Anti-convulsants, mood stabilizers, and anti-aggression agents

PTSD12Carbamazepine reduces arousal symptoms involving noxious affect, as well as mood or aggression factors. Topiramate is effective in achieving major reductions in flashbacks and nightmares. Zolpidem proves useful in treating sleep disturbances. Lamotrigine reduces re-experiencing symptoms as well as avoidance and emotional numbing. Valproic acid reduces symptoms of irritability, aggression, impulsiveness, and reducing flashbacks. Similarly, lithium carbide works well to control mood and aggressions (but not anxiety) symptoms. Buspirone has an effect similar to lithium, with the additional benefit of reducing hyper-arousal symptoms.


Risperidone is the main medication for dissociation, mood issues, and aggression issues while cyproheptadine, a serotonin antagonist, helps with sleep disorders and nightmares.

Atypical antidepressants

Nefazodone works with sleep disturbance symptoms, secondary depression, anxiety, and sexual dysfunction symptoms. Trazodone reduces or eliminates problems with anger, anxiety, and disturbed sleep.

Beta Blockers 

Propranolol has demonstrated possibilities in reducing hyper-arousal symptoms, including sleep disturbances – but the jury’s out.


PTSD13These drugs are not recommended by clinical guidelines for the treatment of PTSD due to a lack of evidence of benefit. Nevertheless, some doctors use benzodiazepines with caution for short-term anxiety relief of hyper-arousal and sleep disturbance, and believe that the use of benzodiazepines is proper for acute stress, as this group of drugs promotes dissociation and ulterior revivals. While benzodiazepines can alleviate acute anxiety, there is no consistent evidence that they can stop the development of PTSD, or are at all effective in the treatment of posttraumatic stress disorder.

Additionally, benzodiazepines may reduce the effectiveness of psychotherapeutic interventions, and there’s some evidence that benzodiazepines contribute to the development and chronification of PTSD. Other drawbacks include the risk of developing a benzodiazepine dependence and withdrawal syndrome. Additionally, individuals with PTSD are at an increased risk of abusing benzodiazepines.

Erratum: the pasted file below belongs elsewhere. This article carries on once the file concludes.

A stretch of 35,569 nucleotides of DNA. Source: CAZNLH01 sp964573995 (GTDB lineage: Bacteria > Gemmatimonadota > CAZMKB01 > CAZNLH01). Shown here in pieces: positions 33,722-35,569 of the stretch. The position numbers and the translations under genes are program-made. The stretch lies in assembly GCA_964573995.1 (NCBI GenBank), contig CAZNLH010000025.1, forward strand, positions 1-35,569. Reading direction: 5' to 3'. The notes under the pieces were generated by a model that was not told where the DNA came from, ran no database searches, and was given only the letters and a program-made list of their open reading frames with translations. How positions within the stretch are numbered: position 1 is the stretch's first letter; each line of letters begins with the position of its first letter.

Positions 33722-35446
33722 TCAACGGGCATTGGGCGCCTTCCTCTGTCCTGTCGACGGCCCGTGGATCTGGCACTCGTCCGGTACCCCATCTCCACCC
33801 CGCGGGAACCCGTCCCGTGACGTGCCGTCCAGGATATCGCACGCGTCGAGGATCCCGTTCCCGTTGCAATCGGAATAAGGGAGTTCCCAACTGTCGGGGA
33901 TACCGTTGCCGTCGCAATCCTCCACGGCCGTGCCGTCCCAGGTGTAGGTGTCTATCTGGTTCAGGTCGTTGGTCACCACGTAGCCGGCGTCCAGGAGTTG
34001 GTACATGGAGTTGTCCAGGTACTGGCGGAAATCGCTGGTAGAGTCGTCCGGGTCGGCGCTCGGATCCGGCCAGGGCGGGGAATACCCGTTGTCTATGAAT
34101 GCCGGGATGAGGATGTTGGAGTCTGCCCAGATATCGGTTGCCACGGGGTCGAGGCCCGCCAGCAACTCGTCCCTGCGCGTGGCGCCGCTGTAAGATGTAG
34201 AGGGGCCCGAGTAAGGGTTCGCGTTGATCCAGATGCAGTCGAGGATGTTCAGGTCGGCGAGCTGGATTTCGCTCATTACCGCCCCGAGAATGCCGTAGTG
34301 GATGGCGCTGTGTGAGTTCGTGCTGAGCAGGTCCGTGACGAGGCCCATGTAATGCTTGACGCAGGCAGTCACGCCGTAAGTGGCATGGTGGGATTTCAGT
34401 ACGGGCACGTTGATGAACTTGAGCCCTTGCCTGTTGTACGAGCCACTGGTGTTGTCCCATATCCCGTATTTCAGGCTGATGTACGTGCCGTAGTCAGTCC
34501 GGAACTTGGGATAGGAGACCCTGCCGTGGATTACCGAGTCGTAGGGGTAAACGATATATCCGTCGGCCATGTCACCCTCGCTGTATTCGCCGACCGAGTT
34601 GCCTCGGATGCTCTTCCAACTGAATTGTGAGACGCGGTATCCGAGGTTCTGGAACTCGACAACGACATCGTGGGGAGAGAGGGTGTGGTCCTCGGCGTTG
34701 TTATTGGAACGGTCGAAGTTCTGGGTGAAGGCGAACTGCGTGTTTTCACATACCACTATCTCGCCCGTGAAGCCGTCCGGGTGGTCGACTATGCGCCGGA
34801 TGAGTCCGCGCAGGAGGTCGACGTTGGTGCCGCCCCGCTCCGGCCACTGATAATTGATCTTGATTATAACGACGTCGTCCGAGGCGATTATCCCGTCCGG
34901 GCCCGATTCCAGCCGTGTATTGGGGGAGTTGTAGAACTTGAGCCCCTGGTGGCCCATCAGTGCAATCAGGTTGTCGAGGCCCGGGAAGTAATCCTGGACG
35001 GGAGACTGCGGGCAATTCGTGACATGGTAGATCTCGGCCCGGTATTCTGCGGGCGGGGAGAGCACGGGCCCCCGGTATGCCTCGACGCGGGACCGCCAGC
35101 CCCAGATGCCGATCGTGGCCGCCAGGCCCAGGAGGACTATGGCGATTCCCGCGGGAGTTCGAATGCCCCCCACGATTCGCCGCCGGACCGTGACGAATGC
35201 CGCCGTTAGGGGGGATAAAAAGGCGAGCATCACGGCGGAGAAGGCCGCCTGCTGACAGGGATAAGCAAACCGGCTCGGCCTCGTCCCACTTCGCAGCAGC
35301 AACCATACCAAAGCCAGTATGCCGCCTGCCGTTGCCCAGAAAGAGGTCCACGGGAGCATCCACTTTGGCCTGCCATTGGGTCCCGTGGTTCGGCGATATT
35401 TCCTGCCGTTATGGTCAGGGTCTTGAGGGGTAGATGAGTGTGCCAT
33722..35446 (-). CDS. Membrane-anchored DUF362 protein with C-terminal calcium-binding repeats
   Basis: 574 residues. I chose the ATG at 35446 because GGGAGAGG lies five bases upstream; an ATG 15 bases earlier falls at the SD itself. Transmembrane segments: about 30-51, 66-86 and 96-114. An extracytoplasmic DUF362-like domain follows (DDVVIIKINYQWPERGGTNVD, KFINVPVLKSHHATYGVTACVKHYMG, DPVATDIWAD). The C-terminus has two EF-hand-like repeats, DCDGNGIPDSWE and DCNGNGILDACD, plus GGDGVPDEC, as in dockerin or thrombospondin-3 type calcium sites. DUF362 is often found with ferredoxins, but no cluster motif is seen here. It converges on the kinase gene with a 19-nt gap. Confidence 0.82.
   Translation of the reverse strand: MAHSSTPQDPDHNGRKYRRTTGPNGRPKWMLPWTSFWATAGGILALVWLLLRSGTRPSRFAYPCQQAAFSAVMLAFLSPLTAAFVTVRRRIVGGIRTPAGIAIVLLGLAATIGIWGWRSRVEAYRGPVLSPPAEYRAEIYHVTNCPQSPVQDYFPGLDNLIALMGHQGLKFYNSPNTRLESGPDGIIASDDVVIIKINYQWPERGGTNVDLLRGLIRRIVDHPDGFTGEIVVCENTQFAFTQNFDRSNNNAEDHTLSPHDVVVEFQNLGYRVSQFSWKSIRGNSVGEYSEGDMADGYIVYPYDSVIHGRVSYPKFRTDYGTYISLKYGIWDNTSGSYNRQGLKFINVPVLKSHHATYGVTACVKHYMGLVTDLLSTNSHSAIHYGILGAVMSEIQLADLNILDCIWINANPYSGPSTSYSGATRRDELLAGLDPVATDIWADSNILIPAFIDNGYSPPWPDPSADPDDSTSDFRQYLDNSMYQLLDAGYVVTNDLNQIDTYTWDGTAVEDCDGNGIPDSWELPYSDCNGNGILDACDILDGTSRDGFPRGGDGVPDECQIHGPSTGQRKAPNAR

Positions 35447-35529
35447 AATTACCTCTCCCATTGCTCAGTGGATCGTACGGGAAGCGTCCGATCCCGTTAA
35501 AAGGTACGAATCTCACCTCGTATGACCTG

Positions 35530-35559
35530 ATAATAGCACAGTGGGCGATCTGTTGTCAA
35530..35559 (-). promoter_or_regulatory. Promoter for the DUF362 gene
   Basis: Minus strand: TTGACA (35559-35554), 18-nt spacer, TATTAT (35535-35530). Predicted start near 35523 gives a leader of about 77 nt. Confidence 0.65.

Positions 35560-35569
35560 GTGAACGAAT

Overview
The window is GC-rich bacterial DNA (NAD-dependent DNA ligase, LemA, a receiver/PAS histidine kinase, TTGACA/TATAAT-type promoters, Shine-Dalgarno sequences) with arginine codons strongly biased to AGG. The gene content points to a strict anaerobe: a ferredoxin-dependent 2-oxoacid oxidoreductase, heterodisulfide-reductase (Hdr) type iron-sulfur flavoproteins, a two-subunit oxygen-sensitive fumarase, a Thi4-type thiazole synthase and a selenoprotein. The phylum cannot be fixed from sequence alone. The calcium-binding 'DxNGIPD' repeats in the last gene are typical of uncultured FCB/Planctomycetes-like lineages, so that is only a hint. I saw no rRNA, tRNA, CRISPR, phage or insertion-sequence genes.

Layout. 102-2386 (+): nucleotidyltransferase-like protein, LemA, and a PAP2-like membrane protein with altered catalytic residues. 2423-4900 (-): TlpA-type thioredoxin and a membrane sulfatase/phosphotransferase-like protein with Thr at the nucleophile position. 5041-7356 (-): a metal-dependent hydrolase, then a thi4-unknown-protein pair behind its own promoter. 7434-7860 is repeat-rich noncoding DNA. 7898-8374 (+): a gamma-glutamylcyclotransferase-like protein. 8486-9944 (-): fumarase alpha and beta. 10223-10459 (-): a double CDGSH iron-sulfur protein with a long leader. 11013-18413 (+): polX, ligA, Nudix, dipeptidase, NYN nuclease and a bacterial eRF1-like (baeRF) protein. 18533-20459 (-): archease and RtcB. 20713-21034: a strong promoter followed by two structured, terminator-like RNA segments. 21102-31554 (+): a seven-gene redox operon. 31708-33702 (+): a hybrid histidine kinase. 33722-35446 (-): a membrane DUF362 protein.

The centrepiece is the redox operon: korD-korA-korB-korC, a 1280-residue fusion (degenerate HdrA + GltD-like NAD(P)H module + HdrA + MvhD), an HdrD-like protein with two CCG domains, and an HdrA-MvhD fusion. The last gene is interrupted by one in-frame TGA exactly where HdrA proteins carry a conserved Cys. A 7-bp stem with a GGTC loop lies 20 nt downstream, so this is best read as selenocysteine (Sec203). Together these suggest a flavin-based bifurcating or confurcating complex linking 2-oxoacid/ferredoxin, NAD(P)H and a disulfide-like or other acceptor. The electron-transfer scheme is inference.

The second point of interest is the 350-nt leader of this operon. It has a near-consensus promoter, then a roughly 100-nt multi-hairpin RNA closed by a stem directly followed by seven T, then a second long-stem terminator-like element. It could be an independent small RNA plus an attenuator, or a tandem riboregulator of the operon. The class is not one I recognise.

High-dose corticosterone administration was recently found to reduce ‘PTSD-like’ behaviours in a rat models. In this study, corticosterone impaired memory performance, suggesting that it may reduce risk for PTSD by interfering with consolidation of traumatic memories. The neurodegenerative effects of the glucocorticoids, however, may prove this treatment counterproductive.

That’s great lab-rat stuff which I’m not going to try myself. However, the next stuff is something that I think ‘where’s there’s smoke – there’s fire”.


PTSD14There’s a study underway between a University and one of Canada’s largest producers of medicinal cannabis, suggesting that the active ingredients in marihuana – tetrahydrocannabinol and cannabinoids – may be very effective in reducing PTSD symptoms. Many PTSD sufferers self-medicate through black-market cannabis and swear by it. It’ll be interesting to see this clinical study’s results.

Support groups

PTSD15Support groups definitely help. Here people share experiences and learn from others. Connecting with people who understand what the sufferer goes through is probably the most effective form of treatment and this leads to identifying other forms of treatment such as medication and psychological intervention.

PTSD awareness is much greater in the twenty-first century, but the disorder is long known and buried. Historically they called it battle fatigue, shell-shock, and the thousand-yard stare. Soldiers were actually shot by their own command for perceived cowardness. I’ll bet the majority weren’t afraid – they were just suffering a nasty bitch of a disorder.

PTSD16On a personal note – looking back – I believe my dad suffered from PTSD. He was a gunner on a RCAF Lancaster bomber during World War II; the veteran of 113 operational runs. If that doesn’t do something to the psyche, I don’t know what would. I remember him sitting for long periods… on a big flat rock in our yard… in that thousand-yard stare… until his cigarette… burned down to his fingers… and snapped him back to reality.

After nearly six decades of life experience and being exposed to more traumatic life & death exposures than I can count, I can’t say that I’ve experienced PTSD.

Grief, yes. Compassion; in spades. Fear – I’ve been absolutely shit-scared, bewildered, and abhorred; being down on my belly under gunfire and questioning the existence and authority of Infinite Intelligence. But I’ve never experienced guilt and I don’t know much about it. Guilt seems like an evil, degenitive force who’s metaphysical purpose is to destruct. A lot more needs to be known about the psychological effects of guilt.

I think guilt is the nasty bitch in PTSD and I think that guilt walks hand-in-hand with shame.

Post-Traumatic Stress Disorder is a complex mix of psychological, physiological, and metaphysical workings and it’s nothing to be guilty about or ashamed of. It’s a naturally-occurring, mental illness. With proper support and effective treatment, PTSD sufferers can fully recover.

Remember, PTSD isn’t about what’s wrong. It’s about what’s happened.

Please leave your comments, ask questions, or tell about your experiences. It’s okay to talk about PTSD and raising awareness is the best form of treatment… and prevention.